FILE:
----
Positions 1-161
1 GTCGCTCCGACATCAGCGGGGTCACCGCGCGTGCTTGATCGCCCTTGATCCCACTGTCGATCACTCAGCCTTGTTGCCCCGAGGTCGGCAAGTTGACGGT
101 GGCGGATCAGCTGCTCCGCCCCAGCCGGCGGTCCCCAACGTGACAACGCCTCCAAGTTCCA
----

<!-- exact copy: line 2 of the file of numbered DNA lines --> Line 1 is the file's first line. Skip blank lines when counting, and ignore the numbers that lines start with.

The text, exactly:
1 GTCGCTCCGACATCAGCGGGGTCACCGCGCGTGCTTGATCGCCCTTGATCCCACTGTCGATCACTCAGCCTTGTTGCCCCGAGGTCGGCAAGTTGACGGT